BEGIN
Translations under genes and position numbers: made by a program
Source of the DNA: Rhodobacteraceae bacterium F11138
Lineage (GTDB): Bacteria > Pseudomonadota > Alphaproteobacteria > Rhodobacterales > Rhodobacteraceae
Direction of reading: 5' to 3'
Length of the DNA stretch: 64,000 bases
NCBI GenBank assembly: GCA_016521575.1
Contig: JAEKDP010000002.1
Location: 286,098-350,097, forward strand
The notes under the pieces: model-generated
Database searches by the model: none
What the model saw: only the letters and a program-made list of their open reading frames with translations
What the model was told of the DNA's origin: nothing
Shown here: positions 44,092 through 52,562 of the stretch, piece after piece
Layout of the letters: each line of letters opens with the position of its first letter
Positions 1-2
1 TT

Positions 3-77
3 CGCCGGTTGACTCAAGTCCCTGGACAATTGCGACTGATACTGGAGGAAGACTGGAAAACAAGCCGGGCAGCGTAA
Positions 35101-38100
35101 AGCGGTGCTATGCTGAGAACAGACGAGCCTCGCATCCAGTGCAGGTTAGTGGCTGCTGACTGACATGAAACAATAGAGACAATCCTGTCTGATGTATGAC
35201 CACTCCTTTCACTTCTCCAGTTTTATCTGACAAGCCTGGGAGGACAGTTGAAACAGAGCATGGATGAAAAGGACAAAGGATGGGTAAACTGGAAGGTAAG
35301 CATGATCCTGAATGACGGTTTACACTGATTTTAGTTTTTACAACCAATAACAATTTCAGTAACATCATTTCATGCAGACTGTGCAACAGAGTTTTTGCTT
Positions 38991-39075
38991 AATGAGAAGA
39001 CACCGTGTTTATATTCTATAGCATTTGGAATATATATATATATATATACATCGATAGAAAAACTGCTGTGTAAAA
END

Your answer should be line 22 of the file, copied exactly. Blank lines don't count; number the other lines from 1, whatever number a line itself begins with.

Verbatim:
35301 CATGATCCTGAATGACGGTTTACACTGATTTTAGTTTTTACAACCAATAACAATTTCAGTAACATCATTTCATGCAGACTGTGCAACAGAGTTTTTGCTT